(WYTV) – Every once in a while, you might open a bag of potato chips and see one which might have a greenish edge.
It’s OK to eat.
Potatoes grow underground, so they’re away from sunlight.
Sometimes, however, parts of a potato can pop up above ground, and those sections turn green as chlorophyll develops.
It doesn’t even have to be natural light for that to happen. Most green potatoes never make it to the store.
But a green-tinted potato may turn up in a potato chip factory and sneak into a bag of chips.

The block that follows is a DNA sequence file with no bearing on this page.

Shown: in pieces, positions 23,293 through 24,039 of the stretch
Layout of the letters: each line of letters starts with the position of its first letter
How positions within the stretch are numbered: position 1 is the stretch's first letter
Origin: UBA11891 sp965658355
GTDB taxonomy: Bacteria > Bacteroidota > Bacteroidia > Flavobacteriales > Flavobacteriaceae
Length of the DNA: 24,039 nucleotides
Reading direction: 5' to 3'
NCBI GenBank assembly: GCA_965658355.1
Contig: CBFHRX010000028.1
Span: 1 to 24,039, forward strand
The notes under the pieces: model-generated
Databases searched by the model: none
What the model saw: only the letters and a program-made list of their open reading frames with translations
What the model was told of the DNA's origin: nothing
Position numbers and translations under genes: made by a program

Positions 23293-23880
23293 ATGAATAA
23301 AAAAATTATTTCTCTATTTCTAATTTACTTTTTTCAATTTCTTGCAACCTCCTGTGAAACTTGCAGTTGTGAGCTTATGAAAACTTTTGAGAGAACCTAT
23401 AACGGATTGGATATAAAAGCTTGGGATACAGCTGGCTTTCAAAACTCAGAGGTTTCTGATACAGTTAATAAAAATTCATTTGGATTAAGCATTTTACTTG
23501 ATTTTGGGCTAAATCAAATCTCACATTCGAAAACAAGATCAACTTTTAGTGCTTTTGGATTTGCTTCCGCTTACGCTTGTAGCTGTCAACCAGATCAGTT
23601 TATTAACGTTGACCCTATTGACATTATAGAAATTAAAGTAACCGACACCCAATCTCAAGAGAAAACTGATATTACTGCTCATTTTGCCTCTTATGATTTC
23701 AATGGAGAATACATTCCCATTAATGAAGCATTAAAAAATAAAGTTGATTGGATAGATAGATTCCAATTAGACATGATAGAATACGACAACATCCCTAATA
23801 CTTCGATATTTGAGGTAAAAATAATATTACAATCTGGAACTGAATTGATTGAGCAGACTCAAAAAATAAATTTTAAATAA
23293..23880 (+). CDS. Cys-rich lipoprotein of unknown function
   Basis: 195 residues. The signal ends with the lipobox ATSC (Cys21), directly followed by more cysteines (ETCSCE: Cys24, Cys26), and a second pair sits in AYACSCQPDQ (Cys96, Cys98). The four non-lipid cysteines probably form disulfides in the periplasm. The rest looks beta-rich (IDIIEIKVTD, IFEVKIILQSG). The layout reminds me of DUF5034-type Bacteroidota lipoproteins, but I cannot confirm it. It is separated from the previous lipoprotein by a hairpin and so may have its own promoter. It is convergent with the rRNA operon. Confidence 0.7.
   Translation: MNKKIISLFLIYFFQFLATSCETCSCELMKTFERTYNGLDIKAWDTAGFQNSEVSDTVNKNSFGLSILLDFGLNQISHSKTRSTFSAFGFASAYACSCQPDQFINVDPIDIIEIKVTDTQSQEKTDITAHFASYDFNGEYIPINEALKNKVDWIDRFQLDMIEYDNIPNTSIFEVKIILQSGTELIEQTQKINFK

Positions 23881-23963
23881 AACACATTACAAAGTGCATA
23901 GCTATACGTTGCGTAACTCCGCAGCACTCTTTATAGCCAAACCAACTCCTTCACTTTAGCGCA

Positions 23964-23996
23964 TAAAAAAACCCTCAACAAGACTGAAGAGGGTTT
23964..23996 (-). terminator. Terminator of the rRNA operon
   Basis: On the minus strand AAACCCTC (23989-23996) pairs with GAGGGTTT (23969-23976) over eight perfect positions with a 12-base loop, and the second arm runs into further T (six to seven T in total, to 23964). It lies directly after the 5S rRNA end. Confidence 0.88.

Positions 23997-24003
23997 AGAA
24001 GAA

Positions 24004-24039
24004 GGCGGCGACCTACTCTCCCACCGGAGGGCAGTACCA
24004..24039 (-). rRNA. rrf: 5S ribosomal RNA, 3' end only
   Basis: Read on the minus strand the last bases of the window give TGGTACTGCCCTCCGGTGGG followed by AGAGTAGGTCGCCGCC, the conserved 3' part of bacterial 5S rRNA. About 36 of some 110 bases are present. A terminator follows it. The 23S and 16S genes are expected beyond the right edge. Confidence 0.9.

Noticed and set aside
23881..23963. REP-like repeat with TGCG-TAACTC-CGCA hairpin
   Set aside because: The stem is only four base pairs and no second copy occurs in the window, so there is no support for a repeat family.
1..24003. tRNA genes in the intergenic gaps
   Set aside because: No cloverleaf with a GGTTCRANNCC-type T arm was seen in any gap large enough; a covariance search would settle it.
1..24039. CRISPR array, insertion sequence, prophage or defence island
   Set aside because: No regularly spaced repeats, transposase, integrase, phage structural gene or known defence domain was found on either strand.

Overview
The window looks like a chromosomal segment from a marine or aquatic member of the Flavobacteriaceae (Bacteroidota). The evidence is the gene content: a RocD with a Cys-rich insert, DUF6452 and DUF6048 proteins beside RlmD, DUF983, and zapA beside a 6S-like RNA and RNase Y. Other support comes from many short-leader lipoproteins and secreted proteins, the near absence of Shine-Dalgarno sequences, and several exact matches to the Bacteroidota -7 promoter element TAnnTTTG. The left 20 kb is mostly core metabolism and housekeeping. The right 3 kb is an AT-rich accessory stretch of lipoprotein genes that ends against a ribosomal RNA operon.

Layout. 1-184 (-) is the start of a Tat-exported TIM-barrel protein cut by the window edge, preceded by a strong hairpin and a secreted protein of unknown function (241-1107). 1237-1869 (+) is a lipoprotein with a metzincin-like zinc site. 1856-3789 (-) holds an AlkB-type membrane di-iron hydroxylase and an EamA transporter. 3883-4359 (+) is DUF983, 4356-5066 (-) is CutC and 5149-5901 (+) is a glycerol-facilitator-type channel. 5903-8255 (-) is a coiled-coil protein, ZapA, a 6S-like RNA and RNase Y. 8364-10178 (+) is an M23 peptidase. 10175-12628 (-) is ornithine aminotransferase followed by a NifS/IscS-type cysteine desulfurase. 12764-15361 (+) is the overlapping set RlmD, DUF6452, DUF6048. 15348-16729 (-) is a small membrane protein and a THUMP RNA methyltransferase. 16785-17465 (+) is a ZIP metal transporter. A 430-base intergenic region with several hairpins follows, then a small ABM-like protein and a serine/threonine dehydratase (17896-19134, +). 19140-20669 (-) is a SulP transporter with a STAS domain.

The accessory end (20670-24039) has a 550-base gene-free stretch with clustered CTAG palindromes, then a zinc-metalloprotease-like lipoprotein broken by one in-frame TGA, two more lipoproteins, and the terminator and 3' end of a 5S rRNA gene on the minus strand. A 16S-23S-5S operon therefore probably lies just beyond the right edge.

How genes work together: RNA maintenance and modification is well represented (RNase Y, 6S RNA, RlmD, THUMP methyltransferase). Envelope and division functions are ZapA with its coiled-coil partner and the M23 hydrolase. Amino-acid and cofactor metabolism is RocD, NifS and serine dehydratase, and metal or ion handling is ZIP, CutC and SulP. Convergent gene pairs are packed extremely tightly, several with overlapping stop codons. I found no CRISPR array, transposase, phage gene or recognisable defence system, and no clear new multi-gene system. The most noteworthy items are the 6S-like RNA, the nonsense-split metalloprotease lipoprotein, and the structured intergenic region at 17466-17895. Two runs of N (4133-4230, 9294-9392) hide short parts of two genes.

So you’re eating chlorophyll as you munch that green chip. It’s non-toxic and harmless.
You would have to eat about 20 or so whole green potatoes in a day to get sick.
A medium-sized potato, by the way, produces about three dozen potato chips.
You’ll notice that when you open a bag of chips, you find some empty space. It’s there to make your snacks taste better.
That air space was filled with nitrogen, because chips exposed to oxygen will start to spoil. They’ll oxidize; and nitrogen keeps them fresh.
There’s nothing wrong with breathing nitrogen. We do it all the time; the air around us is 78% nitrogen.